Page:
Jesusa Segade, the superintendent of a smart Paris apartment block, was born 53 years ago in Codeso, a village in northwestern Spain, one of 14 brothers and sisters.
Like seven of her siblings and hundreds of thousands of other Spaniards, Mrs. Segade sought a more prosperous life abroad. She and her husband limited themselves to three children, "because we wanted to give them an education," she says. Even three kids seem an extravagance; none of her husband's relatives have more than two, and "in Codeso, all the young women today stop at one."
Segade's family story is a tale of success. But its pattern of fewer and fewer children, one that recurs all over Europe, carries within it the seeds of an alarming crisis, and possibly of a dreadful failure for the Continent, demographers warn.
Europe's population is about to start shrinking, and aging, dramatically. Unless the trend toward small families is reversed or immigration increases sharply, its citizens face the prospect of not only waiting longer to retire, but receiving smaller pensions when they do. Even so, as fewer workers support ever more retirees, government budgets will be threatened, industrial output will fall, and the very nature of European society will be at stake.
"When you have a lot of old people rather than a lot of young people, society's psychology changes," says Joseph Grinblat, a demographer with the United Nations Population Division. "This type of change is gradual, but in the long run it is going to be tremendous."
Mr. Grinblat is one of the authors of a United Nations study, to be published in March, drawing attention to the effects of the striking fall in European birth rates. By the middle of the 21st century, the study predicts, Italy's population will have dropped from today's 57 million to 41 million. Its labor force will have been halved, while the number of pensioners will have nearly doubled. Other European nations will be in roughly similar situations: Today there are about five people of working age for every retiree - by 2050 there will be only two. The only way to maintain the current ratio, says the UN report, would be to let 159 million immigrants into Europe - 40 percent of the current population over the next 25 years.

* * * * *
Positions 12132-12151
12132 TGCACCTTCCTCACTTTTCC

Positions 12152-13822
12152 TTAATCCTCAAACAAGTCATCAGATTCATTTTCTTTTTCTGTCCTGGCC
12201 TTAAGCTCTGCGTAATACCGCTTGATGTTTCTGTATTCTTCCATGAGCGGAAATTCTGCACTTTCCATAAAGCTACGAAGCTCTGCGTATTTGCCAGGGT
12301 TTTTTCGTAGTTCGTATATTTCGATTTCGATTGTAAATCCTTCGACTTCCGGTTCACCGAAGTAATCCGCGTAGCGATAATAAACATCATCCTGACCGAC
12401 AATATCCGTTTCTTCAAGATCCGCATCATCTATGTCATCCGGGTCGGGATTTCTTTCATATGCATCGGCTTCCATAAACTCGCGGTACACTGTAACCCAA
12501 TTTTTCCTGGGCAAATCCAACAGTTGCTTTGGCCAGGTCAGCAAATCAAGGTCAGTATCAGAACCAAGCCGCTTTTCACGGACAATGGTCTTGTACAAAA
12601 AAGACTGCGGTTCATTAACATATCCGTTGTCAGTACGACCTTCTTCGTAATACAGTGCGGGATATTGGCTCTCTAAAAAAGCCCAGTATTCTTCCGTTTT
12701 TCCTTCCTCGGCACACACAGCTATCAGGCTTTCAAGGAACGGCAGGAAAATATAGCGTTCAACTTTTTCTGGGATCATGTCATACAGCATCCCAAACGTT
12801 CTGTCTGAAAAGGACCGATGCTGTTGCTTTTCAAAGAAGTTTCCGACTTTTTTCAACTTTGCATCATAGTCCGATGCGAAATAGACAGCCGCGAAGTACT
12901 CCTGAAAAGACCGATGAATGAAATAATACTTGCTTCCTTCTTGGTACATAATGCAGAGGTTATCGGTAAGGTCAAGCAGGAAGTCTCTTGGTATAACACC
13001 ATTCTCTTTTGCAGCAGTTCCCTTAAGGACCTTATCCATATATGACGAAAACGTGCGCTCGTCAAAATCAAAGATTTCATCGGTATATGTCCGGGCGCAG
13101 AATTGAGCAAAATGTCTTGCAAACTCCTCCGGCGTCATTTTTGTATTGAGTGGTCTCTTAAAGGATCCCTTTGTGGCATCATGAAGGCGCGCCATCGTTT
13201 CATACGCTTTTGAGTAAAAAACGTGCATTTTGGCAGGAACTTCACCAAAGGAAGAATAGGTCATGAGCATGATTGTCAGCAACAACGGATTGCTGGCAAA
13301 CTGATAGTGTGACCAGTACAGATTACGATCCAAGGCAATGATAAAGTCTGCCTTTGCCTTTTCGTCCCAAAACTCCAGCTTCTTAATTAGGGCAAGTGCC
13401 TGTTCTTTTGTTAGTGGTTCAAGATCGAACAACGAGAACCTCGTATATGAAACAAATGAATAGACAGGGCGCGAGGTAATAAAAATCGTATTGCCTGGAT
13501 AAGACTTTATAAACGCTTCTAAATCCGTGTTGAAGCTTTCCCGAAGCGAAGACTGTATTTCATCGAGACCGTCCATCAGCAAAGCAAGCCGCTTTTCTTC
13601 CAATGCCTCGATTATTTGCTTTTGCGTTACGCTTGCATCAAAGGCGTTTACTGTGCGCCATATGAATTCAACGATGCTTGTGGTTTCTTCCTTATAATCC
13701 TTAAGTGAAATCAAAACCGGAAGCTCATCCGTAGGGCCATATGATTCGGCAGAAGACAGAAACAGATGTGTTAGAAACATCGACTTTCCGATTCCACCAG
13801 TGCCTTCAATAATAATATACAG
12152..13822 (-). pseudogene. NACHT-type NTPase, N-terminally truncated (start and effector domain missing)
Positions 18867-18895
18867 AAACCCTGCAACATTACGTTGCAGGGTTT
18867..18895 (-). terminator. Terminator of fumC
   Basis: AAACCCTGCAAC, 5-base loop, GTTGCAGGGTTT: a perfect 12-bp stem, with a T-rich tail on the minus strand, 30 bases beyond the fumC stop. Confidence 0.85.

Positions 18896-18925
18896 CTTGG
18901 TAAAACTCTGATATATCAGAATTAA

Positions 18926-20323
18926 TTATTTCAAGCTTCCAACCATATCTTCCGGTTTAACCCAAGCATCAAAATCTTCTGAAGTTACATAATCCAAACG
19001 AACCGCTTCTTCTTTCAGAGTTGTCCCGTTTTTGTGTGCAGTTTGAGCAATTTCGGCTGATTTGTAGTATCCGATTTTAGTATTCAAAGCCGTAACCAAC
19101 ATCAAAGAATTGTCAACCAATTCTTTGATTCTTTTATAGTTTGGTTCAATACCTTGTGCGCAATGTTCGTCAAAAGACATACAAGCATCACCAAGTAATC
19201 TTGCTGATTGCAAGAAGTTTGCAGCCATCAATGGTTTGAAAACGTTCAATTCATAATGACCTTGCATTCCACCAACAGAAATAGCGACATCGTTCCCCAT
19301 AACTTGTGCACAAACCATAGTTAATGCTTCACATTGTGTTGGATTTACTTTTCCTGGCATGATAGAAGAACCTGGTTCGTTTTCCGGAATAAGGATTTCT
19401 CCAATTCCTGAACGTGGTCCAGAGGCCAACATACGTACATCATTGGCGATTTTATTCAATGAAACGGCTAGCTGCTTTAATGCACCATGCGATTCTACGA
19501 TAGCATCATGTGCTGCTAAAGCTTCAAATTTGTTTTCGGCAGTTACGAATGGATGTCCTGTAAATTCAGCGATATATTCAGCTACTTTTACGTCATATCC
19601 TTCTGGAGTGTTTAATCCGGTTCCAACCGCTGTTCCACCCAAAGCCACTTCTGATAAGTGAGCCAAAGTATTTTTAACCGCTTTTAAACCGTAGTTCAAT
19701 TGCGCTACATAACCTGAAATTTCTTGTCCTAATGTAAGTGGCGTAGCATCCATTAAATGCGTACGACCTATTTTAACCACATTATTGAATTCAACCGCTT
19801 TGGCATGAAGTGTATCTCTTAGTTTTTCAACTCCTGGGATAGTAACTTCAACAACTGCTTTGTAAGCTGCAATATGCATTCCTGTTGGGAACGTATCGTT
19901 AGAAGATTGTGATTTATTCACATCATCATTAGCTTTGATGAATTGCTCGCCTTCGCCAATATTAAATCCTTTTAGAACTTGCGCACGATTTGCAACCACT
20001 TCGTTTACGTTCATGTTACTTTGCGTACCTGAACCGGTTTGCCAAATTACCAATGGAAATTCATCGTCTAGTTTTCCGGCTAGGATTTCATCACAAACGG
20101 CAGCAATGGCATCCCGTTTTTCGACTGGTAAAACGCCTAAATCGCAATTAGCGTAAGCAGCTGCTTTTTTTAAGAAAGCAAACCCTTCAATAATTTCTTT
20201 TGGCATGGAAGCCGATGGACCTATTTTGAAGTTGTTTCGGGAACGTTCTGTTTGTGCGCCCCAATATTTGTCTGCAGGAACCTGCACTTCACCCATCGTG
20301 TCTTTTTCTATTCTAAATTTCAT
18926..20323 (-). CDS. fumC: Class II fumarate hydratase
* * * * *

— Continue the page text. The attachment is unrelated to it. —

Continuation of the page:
"That is clearly not possible" for political and social reasons, Grinblat points out. "There are only three things you can do: increase the retirement age, increase social security contributions, or reduce pensions. Those are all painful, so it is very hard for politicians to act unless there is an urgent need." Some demographers propose a fourth option - boosting the birth rate with government policies designed to encourage larger families. "We should revalue parents, see them as creators of wealth and give them financial recognition," argues Jean-Didier Lecaillon, an economist at the Sorbonne university in Paris.
Government spending in France, complains Jean-Claude Chesnais, director of research at the French National Institute for Demographic Studies, "is upside down." While $166 billion are spent on pensions each year, only a tenth of that goes to family-oriented programs, he says. But it is far from clear that government spending can really reverse a falling birth rate. Sweden tried offering generous benefits to encourage childbearing, but its success seems to have been short-lived.
As women in developed countries enjoy new prosperity and freedom to work, they appear to be wreaking profound changes on society. Politicians, however, are showing few signs of facing up to the implications of smaller, older populations.
Nowhere in Europe does a government encourage immigration. Most, on the contrary, strictly limit foreigners, fearing the social tensions - and political extremism - that poorly integrated immigrant communities can generate.
But without immigrants, a shrinking labor force will be paying fewer taxes and social security contributions. Every field of government expenditure, from health care to housing, from defense to education, will suffer. Markets will undergo radical transformations too, as a lopsided consumer base develops different tastes. There will be "a smaller market for toys," while "sales of cosmetics, skin care, hair coloring, and other youth-inducing products will thrive," predicts a report by New York-based PriceWaterhouseCoopers, the world's largest accounting, auditing, and consulting firm.
Since the retirement age will have to increase, economists say, (it is already up to 67 in Iceland and Denmark), businesses will have to find ways to employ older people. And since there will be fewer young people graduating from universities, "one main problem would be where industry would go," worries Rainer Munz, a demographer at Humboldt University in Berlin. "We are not yet prepared for a situation where 30- to 50-year-olds need to get fresh knowledge, we lack the institutions to meet this need."
Some observers see deeper significance in the statistics that tell the story of Europe's declining population. "The numbers are like a thermometer," suggests Professor Lecaillon. "You have to wonder what it means, this rejection of life in our modern civilization."
For Professor Chesnais, the ebb "is inevitable: Europe went through a phase of arrogant expansion around the world, now we are in a phase of decline. I think we can limit the extent of the fall, but we cannot stop it."
(c) Copyright 2000. The Christian Science Publishing Society